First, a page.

MAYBE IT WAS THE LOLLIPOP HE sucked on so morosely, or the way he nervously squeezed the hand of his estranged wife, singer Deborah Falconer, but as he waited outside a Malibu courtroom on Dec. 8, Robert Downey Jr., 32, did not exactly radiate confidence. Standing before a judge 20 minutes later and trying to explain why he had violated his probation on multiple drug charges, he seemed the very portrait of a hopeless case. “I have been addicted to drugs in one form or another since I was 8 years old, and when I was 15, I started to try to get help,” said Downey, who has claimed he was turned on to pot by his filmmaker father, Robert Sr., 61. In a whispery voice, the star most recently seen in One Night Stand asked to remain free but acknowledged his lapses: “I have no excuses,” Downey said. “I find myself defenseless.”
It was not a good week to be a Hollywood bad boy. Malibu municipal court judge Lawrence Mira agreed with Downey about having no defense for his September lapse—and sentenced him to 180 days in jail. The following day, in West L.A., judge Joseph Biderman accepted a plea bargain in the case of Christian Slater, whose troubles stem from an Aug. 11 incident during which the actor, on a cocaine and alcohol binge, beat his girlfriend, bit a man who came to her defense and tussled with cops. Slater, 28, who was not required to appear in court, and didn’t, drew 90 days in the slammer, followed by 90 days in residential rehab and three years’ probation.
Downey, with his hands cuffed behind his back, was led away from a life that has been more or less out of control for several years. By his own account, he has resisted many attempts from friends—including Sean Penn, who once broke down his door and packed him off to rehab—to wean him from drugs. “It was grotesquely amusing to watch people try to fix me,” he told Playboy in its December ’97 issue.
Downey’s current legal troubles began with a bizarre pair of arrests in 1996. That June 23, he was pulled over for speeding on the Pacific Coast Highway. Sheriffs found heroin, cocaine and crack, as well as an unloaded .357 Magnum, in his Ford Explorer. Then, on July 16, while out on bail, Downey wandered in a stupor into his neighbors’ Malibu home and passed out in the bed of their young son. Ordered into rehab, he went AWOL after four days. Recaptured four hours later, Downey spent 10 days in jail and 45 more in treatment before being released on the condition that he submit to twice-weekly drug testing.
Though that sentence was lenient, Downey, for a while, seemed to have been scared straight. “It was just horrible, being in jail,” he said in the otherwise largely unrepentant Playboy interview. “It was only for 10 days, but I wouldn’t wish it on anyone.” Three months ago, however, Downey in effect wished jail tune on himself by missing drug tests. A month later his lawyer confirmed that Downey had resumed drug use for a couple of days.
Downey, who was permitted to finish filming an untitled thriller with Annette Bening before last week’s hearing, was by some accounts still holding out hope for further mercy. “He told me that he thought he would not have to go to jail but would be able to go into a court-appointed rehab situation,” says Mark Burg, who produced The Gingerbread Man, starring Downey and Kenneth Branagh, which is due out next month.
Slater probably harbored no such illusions. In 1989 the star of Heathers and Broken Arrow spent 10 days in an L.A. jail for his second drunk-driving offense. In 1994 he slept behind bars again after an unlicensed handgun was found in his carry-on luggage at New York City’s Kennedy Airport. But his Aug. 11 rampage was his most serious crime to date. After drinking for days and using cocaine, Slater roughed up his then-girlfriend, fashion editor Michelle Jonas, assaulted a maintenance worker and bit the chest of acquaintance Jacques Petersen, in whose tony L.A. apartment the fracas began. When police arrived, Slater tried to grab one officer’s gun. Slater, who spent 118 days in rehab after being released on bail, last week said in a statement, “I have been acting since the age of 8, and I have been a celebrity for a long time. And when you’re a celebrity, you start believing you can act off the screen any way you want without consequence. Now I know that that is not the way I wish to live my life, and I’m ready to take responsibility for my actions.” Slater’s publicist Stan Rosenfield says, “Christian is trying harder than anyone I’ve ever met to do the right thing.”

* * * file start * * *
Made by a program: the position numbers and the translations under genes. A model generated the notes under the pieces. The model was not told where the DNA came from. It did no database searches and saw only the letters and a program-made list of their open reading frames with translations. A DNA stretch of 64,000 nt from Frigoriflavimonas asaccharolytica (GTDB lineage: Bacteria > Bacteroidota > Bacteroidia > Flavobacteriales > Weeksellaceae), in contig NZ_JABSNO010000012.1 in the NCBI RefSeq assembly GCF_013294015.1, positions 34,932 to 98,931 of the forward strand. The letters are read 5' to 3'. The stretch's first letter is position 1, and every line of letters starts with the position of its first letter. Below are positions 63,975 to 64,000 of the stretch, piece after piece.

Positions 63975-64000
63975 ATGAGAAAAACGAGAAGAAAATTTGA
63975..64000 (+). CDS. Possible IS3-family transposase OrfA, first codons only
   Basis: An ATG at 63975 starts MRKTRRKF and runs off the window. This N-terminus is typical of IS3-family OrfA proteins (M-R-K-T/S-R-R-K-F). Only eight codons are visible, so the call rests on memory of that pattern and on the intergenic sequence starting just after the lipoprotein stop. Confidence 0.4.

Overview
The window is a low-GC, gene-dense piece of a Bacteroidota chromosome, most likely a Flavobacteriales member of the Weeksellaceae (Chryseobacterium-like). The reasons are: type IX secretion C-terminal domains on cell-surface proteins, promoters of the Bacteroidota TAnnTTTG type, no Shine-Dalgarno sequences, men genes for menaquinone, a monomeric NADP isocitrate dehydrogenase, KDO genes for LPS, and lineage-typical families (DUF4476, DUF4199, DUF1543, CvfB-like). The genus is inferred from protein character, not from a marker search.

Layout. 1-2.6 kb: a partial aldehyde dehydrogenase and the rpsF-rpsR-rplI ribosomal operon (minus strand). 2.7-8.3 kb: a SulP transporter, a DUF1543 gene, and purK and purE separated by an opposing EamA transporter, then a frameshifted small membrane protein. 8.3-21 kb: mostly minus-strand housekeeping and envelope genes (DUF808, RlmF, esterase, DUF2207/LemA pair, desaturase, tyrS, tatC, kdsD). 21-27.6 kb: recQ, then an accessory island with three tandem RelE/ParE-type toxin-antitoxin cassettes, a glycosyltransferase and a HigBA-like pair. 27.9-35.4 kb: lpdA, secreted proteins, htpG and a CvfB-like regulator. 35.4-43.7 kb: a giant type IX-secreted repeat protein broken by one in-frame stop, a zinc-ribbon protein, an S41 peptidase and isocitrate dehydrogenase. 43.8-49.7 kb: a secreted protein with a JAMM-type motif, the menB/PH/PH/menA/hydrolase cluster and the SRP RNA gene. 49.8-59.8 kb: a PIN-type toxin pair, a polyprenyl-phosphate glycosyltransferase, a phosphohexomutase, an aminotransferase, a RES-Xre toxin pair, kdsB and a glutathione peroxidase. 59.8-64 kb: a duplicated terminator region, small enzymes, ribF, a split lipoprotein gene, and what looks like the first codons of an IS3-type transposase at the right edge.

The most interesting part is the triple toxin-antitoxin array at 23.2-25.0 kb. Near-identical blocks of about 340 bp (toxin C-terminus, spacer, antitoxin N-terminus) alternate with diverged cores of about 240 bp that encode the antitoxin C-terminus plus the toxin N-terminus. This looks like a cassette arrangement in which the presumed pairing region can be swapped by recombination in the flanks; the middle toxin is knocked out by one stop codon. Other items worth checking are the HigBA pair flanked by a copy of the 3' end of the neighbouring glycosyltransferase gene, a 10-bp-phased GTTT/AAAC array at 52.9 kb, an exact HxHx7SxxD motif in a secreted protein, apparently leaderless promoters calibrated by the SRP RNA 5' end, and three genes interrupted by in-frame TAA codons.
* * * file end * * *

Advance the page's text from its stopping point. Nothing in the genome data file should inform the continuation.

Still, some things don’t change: On cue, supporters of Downey and Slater lamented the stiff sentences. “The only person that he’s hurt is himself,” says James Toback, who directed Downey in Two Girls and a Guy, a comedy due out next spring. “Jail is not a place, on any level, that he belongs.” Slater’s lawyer, meanwhile, promptly asked for a sentence reduction based on time the actor had spent in rehab; the court will rule on the motion Jan. 9. Slater is due to start his sentence Jan. 10—six days before his next movie, the big-budget disaster epic Hard Rain, opens across America.
Where Slater and Downey will serve their time has not yet been decided. For now, Downey is being held at the so-called Twin Towers, a new facility in downtown L.A. He may stay there or be assigned to the L.A. County Men’s Central Jail, whose celebrity row has housed O.J. Simpson, Erik Menendez and Kelsey Grammer.
The one thing that seems certain is that both actors have used up their second chances, perhaps to their own benefit. “I am running out of ways to rehabilitate you,” Judge Mira lectured Downey from the bench. “I don’t care who you are. What I care about is that there is a life to be saved from drugs.”
JOHN HANNAH, PAULA YOO, JEFFREY WELLS, JEANNE GORDON, LYNDON STAMBLER and LORENZO BENET in Los Angeles